The Poem

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Last Updated on May 6, 2015, by eNotes Editorial. Word Count: 487

John Ciardi’s “A Magus” is composed of forty-seven lines forming four stanzas of unequal length. The title, which can mean a wise man, an astrologer, a magician, or a priest, apparently refers to the “missionary from the Mau Mau” mentioned in the first line. As the narrator relates in the opening stanza, this missionary has come to testify to “an amazing botany” apparently caused by “spores blowing from space.” This metamorphosis of plants into incredible hybrids provokes the cryptic observation, “The Jungle has come loose,/ is changing purpose.”

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The latter part of the first stanza is in italics to indicate the missionary’s own words. The strange new qualities of transformed “Jungle” are apparently only part of a larger event, for the missionary declares, “Nor are the vegetations/ of the new continuum the only sign.” He then claims that “New eyes” now regard the world and note its change, spreading the propaganda to form “new verbs” from its seed. “Set watches on your gardens,” he ambiguously advises.

The second stanza opens with the narrator’s cautious reaction to this incredible communication: “I repeat it as he spoke it. I do not interpret/ what I do not understand.” Although claiming no comprehension of the message, he nevertheless intuits the nature of the messenger, for the religious overtones of his words—especially, “But he does come,/ signs do appear”—clearly link the missionary-magus to the supernatural events he describes.

In the following division of the stanza, the narrator goes on to relate other, equally strange phenomena, such as “poisoned islands,” fish that “glow in the dark,” and “unknown air.” All of these contrast with the signs of the new organic “continuum,” for they are the inorganic marvels of modern technology, as the references “lectern,” “radar,” “phone,” and “planes” indicate.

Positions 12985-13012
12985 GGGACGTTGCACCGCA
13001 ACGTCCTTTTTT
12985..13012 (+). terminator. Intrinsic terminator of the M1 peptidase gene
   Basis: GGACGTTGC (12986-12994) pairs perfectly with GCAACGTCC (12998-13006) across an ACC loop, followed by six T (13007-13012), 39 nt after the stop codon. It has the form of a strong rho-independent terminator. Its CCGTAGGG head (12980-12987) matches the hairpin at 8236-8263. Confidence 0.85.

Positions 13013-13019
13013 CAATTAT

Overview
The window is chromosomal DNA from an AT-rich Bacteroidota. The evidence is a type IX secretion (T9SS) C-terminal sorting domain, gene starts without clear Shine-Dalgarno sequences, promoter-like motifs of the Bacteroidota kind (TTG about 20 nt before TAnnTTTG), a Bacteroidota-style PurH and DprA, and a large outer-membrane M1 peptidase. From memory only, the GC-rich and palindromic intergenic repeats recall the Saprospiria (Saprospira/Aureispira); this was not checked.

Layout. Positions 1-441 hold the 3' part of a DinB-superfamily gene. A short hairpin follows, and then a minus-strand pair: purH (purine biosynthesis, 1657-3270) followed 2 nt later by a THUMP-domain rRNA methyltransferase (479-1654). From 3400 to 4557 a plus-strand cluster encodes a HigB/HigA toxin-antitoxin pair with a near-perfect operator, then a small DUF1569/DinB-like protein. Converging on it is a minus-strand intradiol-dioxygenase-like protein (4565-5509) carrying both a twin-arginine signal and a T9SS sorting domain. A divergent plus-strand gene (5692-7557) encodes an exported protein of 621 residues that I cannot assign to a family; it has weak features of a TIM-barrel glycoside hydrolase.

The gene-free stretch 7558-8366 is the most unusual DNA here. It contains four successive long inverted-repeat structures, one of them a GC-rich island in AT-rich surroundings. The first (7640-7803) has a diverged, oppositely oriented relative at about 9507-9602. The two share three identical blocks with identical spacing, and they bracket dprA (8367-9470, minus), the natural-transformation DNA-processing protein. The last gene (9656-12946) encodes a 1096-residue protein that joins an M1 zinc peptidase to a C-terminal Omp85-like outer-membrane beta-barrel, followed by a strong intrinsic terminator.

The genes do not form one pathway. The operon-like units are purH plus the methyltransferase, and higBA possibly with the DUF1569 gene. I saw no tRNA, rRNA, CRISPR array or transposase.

As the preceding stanza did, the third begins with the narrator’s own reactions. His opening question—“How many megatons of idea is a man?”—links humanity and technology, metaphysics and physics. His words are the same as before, with one significant exception: “I have heard, and say/ what I heard said and believe.” His belief, although clearly centered on the natural world and its odd new order, is focused on the magus himself. Twice, the narrator asserts that he has witnessed miracles and portents—such as the transmutation of “water to blood” and the curiously faithful “cloud” formed by the birds—that surround the magus. Although the narrator sees these things with his own eyes, he remains mystified: “these things I believe whose meaning I cannot say.”

Consisting only of a one-line statement (“Then he closes his fist and there is nothing there”), the final stanza abruptly ends both the poem and its miraculous vision. Both the unsettling question at the end of stanza 2 (“Is a fact true?”), and the sudden nothing in the magus’ hand provoke readers to pose their own questions and make their own judgments.

Forms and Devices

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Last Updated on May 6, 2015, by eNotes Editorial. Word Count: 549